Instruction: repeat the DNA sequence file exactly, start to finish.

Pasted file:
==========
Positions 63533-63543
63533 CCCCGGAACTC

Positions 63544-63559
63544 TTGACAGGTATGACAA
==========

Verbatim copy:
Positions 63533-63543
63533 CCCCGGAACTC

Positions 63544-63559
63544 TTGACAGGTATGACAA